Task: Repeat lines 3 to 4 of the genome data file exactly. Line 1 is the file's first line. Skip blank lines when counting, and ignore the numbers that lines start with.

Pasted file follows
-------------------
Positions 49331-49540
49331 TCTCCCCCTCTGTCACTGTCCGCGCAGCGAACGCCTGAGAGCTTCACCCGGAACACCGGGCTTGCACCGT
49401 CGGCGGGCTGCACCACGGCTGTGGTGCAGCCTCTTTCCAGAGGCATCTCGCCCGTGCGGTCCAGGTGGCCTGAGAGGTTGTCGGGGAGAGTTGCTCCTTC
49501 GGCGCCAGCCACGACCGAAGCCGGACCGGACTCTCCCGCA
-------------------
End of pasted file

49401 CGGCGGGCTGCACCACGGCTGTGGTGCAGCCTCTTTCCAGAGGCATCTCGCCCGTGCGGTCCAGGTGGCCTGAGAGGTTGTCGGGGAGAGTTGCTCCTTC
49501 GGCGCCAGCCACGACCGAAGCCGGACCGGACTCTCCCGCA